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Intermodal hub positions Alabama in Norfolk Southern’s future

BIRMINGHAM, Alabama — You can almost gauge the state of the economy by watching the train and truck traffic at Norfolk Southern Corp.’s Birmingham Regional Intermodal Facility (BRIMF).

Shipping containers packed with everything from retail goods bound for stores to auto parts bound for factories move in and out of the $97.5 million, 316-acre facility in McCalla.

An increasing number of vehicles from various automakers are moving through the facility bound for Alabama dealerships. In fact, the volume of vehicles being shipped through the facility prompted a decision to expand the center’s automotive holding area, an official giving a tour of the facility said.

Located across the tracks from the Jefferson Metropolitan Park McCalla – the Jefferson County-owned and operated industrial park – the BRIMF brings in anywhere from five to 15 trains a day. While most are the familiar container trains, a growing number are enclosed train cars carrying cars and trucks from automakers and distributors across the country or in Alabama.

There are two intermodal tracks that run onto the site and another four holding tracks where trains can be stacked waiting to come onto the facility for loading and unloading before continuing their treks down the tracks.


Randy Bayles, director of International Intermodal for Norfolk Southern Corp., said the company has invested many millions of dollars in expanding its intermodal infrastructure throughout the eastern half of the U.S. No facility is more modern than the one in Birmingham, he said.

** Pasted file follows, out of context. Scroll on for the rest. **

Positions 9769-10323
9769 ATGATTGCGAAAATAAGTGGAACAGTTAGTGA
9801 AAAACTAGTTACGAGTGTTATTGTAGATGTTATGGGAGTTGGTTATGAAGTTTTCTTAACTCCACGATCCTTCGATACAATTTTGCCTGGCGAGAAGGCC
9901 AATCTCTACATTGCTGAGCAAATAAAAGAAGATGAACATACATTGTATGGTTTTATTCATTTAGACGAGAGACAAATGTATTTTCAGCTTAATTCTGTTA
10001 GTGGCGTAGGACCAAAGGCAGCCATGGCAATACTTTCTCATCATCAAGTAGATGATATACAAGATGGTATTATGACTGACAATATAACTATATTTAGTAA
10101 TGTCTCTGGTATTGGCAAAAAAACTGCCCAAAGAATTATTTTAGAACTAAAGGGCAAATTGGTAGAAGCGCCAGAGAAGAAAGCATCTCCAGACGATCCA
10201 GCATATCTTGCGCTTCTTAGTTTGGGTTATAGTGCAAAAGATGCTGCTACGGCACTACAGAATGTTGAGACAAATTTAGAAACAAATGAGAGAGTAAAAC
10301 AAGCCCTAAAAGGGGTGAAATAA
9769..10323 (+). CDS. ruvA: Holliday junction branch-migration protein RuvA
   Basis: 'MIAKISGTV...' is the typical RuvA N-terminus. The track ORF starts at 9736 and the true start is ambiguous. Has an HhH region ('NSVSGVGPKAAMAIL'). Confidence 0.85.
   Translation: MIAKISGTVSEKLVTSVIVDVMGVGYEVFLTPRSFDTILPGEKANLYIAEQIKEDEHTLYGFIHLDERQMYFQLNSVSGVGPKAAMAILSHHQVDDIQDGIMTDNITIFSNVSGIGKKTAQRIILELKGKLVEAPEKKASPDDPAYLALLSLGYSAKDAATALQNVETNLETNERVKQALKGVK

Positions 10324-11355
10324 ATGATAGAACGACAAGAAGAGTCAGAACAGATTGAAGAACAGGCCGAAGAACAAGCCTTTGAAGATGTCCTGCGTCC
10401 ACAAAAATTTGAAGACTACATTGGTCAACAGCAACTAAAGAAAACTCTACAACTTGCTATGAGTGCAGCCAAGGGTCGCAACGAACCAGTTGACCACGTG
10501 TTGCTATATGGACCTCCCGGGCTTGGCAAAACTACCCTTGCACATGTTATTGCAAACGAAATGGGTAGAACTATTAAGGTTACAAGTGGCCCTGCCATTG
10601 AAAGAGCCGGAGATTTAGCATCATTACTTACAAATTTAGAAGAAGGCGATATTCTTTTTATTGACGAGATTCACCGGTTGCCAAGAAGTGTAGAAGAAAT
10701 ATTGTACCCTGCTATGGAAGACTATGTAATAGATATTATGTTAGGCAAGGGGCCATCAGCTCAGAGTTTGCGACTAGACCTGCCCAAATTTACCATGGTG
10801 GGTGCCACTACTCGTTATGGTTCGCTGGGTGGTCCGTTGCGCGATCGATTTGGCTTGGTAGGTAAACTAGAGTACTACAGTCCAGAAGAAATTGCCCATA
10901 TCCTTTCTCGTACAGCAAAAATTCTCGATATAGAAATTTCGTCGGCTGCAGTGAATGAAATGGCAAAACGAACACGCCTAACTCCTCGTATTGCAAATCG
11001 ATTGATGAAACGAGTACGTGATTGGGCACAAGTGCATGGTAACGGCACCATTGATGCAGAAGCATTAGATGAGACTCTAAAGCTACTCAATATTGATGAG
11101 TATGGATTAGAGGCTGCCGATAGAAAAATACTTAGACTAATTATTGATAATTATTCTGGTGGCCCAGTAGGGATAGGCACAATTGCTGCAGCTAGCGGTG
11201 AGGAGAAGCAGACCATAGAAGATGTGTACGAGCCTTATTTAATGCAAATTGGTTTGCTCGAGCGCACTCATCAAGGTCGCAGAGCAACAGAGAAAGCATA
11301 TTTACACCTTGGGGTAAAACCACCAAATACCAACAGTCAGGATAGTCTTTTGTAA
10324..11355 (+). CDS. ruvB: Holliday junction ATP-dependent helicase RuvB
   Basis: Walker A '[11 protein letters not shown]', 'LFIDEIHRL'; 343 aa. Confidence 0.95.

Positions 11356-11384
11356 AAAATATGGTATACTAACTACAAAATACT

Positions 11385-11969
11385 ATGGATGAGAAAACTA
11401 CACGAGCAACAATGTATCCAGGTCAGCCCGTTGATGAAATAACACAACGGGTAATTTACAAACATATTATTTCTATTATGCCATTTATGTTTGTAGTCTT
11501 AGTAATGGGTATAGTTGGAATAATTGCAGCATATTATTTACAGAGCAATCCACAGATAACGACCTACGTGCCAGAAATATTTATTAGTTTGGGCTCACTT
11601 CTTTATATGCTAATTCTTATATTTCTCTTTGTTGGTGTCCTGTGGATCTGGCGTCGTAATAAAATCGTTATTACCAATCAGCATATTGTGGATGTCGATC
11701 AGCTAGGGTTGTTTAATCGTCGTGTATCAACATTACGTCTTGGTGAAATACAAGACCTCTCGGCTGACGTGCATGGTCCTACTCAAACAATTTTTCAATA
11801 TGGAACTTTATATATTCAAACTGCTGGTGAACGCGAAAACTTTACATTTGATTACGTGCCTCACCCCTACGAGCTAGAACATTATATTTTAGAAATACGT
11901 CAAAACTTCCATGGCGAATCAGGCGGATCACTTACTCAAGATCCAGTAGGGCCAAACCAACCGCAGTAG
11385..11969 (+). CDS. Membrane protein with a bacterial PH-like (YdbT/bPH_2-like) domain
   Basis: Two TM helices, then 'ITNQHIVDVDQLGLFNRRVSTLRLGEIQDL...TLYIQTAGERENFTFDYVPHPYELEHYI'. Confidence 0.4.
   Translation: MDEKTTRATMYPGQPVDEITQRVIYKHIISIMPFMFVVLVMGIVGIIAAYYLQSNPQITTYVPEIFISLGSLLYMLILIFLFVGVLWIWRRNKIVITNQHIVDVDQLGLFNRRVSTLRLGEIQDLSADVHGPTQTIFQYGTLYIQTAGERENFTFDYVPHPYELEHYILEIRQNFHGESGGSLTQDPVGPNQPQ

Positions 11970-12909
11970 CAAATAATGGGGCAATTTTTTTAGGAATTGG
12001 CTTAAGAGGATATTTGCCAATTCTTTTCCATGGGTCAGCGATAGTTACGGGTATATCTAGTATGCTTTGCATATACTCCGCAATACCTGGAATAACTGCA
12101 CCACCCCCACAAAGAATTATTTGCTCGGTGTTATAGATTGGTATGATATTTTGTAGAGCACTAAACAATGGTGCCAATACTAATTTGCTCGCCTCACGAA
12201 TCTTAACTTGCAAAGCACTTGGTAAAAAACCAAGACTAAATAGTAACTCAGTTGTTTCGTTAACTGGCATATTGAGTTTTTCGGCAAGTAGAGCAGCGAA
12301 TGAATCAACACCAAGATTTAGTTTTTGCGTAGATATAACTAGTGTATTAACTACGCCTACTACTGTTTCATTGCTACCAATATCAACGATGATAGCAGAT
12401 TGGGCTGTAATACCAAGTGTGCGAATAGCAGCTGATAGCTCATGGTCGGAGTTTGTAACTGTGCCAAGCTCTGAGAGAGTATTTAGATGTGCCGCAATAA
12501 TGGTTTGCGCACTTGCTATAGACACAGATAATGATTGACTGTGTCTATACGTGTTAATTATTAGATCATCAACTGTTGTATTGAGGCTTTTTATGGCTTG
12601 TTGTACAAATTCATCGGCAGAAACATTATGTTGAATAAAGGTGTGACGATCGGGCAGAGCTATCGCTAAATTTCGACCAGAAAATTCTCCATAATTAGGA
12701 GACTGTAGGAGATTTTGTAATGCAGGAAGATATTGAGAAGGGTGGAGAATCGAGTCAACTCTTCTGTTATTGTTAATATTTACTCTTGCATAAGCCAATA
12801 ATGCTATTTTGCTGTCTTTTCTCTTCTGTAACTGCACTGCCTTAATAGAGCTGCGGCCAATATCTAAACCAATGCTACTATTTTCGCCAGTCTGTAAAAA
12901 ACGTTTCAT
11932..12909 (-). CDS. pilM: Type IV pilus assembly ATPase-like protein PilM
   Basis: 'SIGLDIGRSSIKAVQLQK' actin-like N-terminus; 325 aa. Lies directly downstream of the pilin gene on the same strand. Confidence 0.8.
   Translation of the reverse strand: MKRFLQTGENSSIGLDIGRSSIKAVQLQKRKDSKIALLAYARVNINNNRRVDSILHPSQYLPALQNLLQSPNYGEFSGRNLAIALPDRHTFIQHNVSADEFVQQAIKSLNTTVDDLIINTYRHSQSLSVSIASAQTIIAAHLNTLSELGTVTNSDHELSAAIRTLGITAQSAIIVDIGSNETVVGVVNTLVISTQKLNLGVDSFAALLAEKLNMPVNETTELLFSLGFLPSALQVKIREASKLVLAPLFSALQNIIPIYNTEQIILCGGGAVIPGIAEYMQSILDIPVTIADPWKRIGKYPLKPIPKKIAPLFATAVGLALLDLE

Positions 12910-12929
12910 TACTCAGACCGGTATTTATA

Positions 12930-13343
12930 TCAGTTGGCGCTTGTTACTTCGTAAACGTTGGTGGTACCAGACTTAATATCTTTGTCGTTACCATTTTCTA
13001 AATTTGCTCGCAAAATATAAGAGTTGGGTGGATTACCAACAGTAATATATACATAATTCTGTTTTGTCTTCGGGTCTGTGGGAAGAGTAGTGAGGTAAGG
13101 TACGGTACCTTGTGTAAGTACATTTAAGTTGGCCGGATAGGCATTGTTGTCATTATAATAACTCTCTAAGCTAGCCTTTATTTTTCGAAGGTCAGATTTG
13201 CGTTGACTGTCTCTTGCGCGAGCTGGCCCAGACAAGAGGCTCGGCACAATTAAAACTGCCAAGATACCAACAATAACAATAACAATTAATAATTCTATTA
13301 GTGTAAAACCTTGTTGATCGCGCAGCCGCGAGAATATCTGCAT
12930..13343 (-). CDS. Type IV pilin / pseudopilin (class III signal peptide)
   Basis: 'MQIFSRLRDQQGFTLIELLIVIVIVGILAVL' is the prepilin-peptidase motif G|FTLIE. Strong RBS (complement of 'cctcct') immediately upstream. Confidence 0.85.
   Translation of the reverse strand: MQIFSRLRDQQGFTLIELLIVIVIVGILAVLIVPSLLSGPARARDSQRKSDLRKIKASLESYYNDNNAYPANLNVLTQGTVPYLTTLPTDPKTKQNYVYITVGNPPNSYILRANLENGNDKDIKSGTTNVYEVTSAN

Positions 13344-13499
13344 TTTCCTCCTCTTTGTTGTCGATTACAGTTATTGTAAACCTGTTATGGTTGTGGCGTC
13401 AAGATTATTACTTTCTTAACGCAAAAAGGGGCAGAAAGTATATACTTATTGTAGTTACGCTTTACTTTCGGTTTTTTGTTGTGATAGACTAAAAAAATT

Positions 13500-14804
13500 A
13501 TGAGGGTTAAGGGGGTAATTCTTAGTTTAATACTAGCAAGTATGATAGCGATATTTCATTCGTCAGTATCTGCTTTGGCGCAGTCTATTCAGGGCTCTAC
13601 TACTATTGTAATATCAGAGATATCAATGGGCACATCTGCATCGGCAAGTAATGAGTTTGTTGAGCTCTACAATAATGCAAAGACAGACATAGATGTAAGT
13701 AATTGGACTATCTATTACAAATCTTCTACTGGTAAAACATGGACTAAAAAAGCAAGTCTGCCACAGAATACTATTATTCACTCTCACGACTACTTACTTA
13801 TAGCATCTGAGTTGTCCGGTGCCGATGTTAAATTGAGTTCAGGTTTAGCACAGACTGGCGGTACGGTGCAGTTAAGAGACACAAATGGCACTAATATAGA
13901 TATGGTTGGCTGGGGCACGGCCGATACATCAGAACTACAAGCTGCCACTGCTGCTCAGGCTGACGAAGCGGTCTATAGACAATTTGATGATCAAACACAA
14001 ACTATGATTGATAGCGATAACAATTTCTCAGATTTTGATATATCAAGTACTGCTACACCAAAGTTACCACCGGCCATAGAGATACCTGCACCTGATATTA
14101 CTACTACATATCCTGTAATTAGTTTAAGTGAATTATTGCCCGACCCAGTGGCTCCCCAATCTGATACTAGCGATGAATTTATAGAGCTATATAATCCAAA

“I know your Commerce Department has the slogan ‘Made in Alabama’ but we like to add that it’s ‘Moved by Norfolk Southern,’” Bayles told supply chain and logistics officials in Birmingham.

Bayles said despite steady activity at the BRIMF, the facility is not yet operating near capacity — a sign of the slow economic recovery, he said. Still, Alabama is positioned to figure prominently in Norfolk Southern’s operations and in intermodal shipping going forward.

The railroad company had more than 1,372 miles of rail route track in Alabama at the end of 2013. Last year, it moved 50,000 containers in and out of Alabama and that number should increase this year.

Norfolk Southern accounts for 1,800 jobs in the state with an annual payroll of $102 million, Bayles said.


As the volume shipped through the BRIMF increases, officials hope to see the center’s economic impact grow. Other intermodal facilities have given rise to distribution centers, as well as trucking and manufacturing operations as companies locate close to those facilities.

Patrick Murphy, economic development manager with Alabama Power Co., helped recruit the intermodal facility to McCalla and continues to work with Norfolk Southern to help it grow its operations and lure new industry as a result.

“Intermodal using rail and local or regional truck delivery has emerged as one of the most efficient ways to move any number of products and that efficiency already benefits many Alabama businesses,” Murphy said. “But there is potential for an even greater economic development impact as companies look to locate or expand their distribution operations as a result of this facility being in McCalla.

“The hope is we will see that potential realized as the Norfolk Southern Birmingham Regional Intermodal Facility grows,” he added.

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